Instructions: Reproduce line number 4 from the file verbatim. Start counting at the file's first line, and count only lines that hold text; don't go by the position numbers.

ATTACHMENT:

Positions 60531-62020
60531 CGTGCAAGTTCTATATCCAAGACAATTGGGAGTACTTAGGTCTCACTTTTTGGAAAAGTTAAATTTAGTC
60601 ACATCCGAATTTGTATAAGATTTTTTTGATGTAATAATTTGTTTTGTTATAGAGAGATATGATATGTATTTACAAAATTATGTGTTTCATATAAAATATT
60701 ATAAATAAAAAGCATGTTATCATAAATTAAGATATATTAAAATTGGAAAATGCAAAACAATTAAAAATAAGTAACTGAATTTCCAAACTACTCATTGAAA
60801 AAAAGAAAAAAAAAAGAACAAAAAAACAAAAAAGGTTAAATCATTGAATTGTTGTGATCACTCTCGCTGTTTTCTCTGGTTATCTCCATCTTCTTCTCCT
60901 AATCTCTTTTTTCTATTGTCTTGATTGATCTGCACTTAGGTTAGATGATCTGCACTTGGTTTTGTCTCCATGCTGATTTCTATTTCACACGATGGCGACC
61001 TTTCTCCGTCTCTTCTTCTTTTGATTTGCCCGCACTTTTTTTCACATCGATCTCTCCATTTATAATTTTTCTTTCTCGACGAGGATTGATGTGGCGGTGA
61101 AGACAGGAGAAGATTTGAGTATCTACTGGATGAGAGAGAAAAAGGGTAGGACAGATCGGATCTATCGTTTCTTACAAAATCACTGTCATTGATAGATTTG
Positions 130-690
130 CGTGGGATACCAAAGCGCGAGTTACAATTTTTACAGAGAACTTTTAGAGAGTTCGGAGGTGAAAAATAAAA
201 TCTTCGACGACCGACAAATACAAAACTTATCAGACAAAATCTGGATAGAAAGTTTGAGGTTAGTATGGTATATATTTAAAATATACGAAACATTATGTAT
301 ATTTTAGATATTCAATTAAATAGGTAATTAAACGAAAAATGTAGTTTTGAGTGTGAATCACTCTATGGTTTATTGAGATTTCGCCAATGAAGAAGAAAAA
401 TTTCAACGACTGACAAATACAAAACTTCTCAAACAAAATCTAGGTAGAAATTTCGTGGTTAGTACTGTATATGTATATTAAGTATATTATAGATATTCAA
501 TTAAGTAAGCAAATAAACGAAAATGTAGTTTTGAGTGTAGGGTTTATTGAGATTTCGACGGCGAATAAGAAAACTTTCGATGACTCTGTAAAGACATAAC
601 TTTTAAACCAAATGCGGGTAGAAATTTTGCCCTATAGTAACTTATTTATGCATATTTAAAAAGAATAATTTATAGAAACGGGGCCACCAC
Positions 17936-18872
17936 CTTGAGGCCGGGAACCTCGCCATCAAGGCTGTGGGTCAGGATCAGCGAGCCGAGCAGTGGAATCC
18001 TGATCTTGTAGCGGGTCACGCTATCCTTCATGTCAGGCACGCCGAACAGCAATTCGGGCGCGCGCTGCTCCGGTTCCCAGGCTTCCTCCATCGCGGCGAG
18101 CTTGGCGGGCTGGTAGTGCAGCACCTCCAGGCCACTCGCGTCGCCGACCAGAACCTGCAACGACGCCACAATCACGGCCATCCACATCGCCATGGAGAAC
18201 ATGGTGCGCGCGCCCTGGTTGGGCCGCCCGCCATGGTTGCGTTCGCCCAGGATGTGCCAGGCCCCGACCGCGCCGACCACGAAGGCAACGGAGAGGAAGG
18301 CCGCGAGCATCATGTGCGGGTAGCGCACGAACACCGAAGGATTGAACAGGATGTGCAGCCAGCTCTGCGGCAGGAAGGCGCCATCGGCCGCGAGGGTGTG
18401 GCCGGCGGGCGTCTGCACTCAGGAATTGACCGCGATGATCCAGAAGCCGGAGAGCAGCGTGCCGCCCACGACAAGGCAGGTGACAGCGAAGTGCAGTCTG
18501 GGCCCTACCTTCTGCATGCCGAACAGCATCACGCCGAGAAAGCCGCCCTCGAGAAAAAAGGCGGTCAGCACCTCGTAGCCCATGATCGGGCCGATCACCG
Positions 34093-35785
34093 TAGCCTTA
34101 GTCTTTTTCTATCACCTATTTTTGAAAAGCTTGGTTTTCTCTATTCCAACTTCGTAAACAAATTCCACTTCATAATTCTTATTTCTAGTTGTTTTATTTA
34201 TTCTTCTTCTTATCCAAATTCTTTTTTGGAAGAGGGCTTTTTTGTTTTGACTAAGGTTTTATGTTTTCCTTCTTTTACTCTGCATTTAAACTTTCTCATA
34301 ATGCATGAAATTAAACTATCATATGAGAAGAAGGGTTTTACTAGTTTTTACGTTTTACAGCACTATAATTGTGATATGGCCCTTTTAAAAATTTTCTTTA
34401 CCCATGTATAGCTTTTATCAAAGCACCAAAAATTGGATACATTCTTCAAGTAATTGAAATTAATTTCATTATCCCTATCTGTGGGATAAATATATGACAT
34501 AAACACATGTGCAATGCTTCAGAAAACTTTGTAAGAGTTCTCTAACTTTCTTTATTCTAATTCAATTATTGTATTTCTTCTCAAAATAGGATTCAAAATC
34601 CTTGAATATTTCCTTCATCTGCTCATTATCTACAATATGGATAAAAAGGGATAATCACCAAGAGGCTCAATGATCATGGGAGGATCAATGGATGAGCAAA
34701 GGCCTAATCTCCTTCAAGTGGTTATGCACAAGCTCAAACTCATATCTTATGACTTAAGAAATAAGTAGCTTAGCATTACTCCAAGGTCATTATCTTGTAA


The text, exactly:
60701 ATAAATAAAAAGCATGTTATCATAAATTAAGATATATTAAAATTGGAAAATGCAAAACAATTAAAAATAAGTAACTGAATTTCCAAACTACTCATTGAAA